If you found a way of running a car on bird-droppings, it would only be a very short time until Smiling Jock introduced a crap tax.

That would actually be quite fitting; it would go with his:-

crap laws

crap cabinet

crap ideas

crap personality

crap political party

I could continue, but I might be accused of just going through the motions...

0
0
Alert

@ 'crap tax'

There's lots of those already my friend (IR35, Income Shifting, VAT on fuel duty, VED etc, etc, etc...)

0
0
Bronze badge

Bring back the EV1

Or at least it's modern equivalent.

Electric cars were around before petrol, and will bearound after petrol, we're just in the difficult phase where manufacturers can't work out how they are going to keep stuffing us for service charges...

0
0
Unhappy

@dervheid; electric car taxation

They're already trying to put the tax onto car use itself rather than fuel, look up 'road pricing'...

If that's not the backup motoring mega-tax plan in case of electric cars I don't know what is.

0
0
Gold badge

Stuck in the middle of nowhere

This is the main problem with electric cars. It's bad enough running out of fuel and having to walk with a can to a station, what do you do with electric?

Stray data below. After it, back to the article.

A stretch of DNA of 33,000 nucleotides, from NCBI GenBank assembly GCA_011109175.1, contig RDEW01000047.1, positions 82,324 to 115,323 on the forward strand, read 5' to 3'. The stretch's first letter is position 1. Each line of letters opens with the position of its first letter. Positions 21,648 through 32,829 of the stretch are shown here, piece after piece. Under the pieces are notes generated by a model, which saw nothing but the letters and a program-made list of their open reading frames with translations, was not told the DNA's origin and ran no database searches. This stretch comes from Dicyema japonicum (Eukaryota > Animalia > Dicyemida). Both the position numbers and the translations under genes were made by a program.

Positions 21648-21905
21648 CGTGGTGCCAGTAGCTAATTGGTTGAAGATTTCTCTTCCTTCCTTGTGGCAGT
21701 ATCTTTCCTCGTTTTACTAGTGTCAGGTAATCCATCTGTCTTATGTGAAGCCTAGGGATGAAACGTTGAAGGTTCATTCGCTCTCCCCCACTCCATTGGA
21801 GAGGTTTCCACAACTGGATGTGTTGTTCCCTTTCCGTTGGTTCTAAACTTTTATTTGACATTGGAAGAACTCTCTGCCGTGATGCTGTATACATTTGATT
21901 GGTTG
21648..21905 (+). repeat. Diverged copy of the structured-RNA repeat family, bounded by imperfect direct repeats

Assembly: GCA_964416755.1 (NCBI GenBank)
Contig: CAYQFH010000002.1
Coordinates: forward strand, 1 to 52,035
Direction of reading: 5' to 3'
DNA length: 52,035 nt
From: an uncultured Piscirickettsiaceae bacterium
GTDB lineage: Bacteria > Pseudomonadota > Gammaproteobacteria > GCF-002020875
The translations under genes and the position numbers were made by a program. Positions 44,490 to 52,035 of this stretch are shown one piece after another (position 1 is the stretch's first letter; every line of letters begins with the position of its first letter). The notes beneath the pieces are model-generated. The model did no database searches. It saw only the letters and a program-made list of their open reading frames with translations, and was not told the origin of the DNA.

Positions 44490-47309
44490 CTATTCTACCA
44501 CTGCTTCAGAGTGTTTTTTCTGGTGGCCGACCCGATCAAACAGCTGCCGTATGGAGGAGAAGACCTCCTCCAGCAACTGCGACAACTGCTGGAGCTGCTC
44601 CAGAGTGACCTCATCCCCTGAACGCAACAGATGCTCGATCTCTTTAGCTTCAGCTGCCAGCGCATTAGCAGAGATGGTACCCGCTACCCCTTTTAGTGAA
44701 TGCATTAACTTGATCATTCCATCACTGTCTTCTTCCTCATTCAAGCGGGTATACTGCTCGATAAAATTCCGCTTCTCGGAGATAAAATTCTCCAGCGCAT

You would need a tow somewhere and then wait a few hours for it to charge.

0
0
Black Helicopters

SKYNET?

Rumour has it that tesla have been secretely working on advanced AI and weapons manufacturing....

On another note a young lady named Sarah has been abducted by someone resembling the Governer.

0
0

Zero emissions?

I would really like to see an independent, non-biased report about these claims of "zero emissions" and the true total emissions for battery-powered cars versus fuel-powered cars. All of the pro-electric people seem to overlook the fact that the electricity needs to be generated somewhere, then distributed to the "refilling" location. Then there's the issue of battery life and having to replace the batteries, what the emission and environmental (toxicity, chemicals, etc) "costs" to produce the batteries, distribute them to the service stations, etc. I'd also like to see a report on the effects of weather and temperature on battery-powered cars (since most batteries don't hold a charge well in cold temperatures).

I'm not pro-electric or anti-electric, but if we're going to even think about basing our future on something, it would be nice to have all available information before we make a decision.

0
0
Bronze badge

what to do

With these cars when they are no longer on the road. The batteries are hazmat , cant just be dumped any were.

To Chris : making the batteries for these cars are more toxic then making a standard car.. So the cost of pollution is simple shoved some were else. Like a coal burning power plant.